Do you need an HTTP server to use RMI?

Govind Seshadri

Technically, you don't need an HTTP server to use RMI. You can always place the stub classes for the remote objects, along with any user-defined classes, within the client's CLASSPATH. But such a deployment is highly inflexible, and feasible only for the more simple implementations.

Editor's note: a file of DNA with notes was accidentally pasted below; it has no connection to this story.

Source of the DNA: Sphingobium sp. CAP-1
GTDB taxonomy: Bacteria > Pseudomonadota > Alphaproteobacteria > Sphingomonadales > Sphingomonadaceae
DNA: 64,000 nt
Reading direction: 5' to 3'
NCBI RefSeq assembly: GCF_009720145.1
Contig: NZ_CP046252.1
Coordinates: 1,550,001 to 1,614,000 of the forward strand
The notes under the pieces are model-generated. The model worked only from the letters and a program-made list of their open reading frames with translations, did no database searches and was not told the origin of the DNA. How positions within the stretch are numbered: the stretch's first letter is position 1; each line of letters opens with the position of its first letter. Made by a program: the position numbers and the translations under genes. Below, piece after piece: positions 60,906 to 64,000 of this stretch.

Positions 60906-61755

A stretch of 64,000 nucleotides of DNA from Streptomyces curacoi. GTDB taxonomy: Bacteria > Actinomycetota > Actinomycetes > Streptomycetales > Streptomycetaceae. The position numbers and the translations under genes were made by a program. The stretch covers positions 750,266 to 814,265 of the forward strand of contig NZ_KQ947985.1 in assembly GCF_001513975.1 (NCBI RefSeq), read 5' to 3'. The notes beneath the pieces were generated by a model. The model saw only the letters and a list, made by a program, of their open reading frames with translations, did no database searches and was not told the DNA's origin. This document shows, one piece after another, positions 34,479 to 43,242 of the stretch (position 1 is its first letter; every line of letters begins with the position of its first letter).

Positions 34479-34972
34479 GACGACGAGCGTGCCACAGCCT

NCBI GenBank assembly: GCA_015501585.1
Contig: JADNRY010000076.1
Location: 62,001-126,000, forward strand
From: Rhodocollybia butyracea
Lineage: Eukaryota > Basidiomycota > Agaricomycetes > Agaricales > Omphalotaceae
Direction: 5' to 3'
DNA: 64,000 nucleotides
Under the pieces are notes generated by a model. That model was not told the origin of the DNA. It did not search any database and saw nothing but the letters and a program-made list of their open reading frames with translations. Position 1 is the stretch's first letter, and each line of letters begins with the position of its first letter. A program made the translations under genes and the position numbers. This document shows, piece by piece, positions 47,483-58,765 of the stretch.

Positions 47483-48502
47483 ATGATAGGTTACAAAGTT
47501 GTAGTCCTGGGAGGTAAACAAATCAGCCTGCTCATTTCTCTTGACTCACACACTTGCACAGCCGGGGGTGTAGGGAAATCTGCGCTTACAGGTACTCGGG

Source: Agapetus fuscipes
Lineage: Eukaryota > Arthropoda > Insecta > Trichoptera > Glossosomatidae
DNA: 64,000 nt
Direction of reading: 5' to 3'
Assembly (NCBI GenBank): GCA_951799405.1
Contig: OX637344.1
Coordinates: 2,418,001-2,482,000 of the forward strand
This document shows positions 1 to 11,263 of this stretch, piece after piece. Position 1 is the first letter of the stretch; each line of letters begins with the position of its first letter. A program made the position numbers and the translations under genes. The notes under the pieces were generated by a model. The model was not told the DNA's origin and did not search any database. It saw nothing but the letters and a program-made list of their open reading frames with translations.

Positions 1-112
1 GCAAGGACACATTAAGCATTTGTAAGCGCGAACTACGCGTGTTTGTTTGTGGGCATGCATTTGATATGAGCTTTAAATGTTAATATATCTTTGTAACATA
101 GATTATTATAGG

In most real-life RMI deployment scenarios, the client retrieves all the classes dynamically via the HTTP protocol, by interacting with an web server running on the same host as the remote server objects.

You can also make use of a simple HTTP "class server" implementation provided free by Sun, exclusively for use with RMI. The class-server can be downloaded at:

ftp://ftp.javasoft.com/pub/jdk1.1/rmi/class-server.zip
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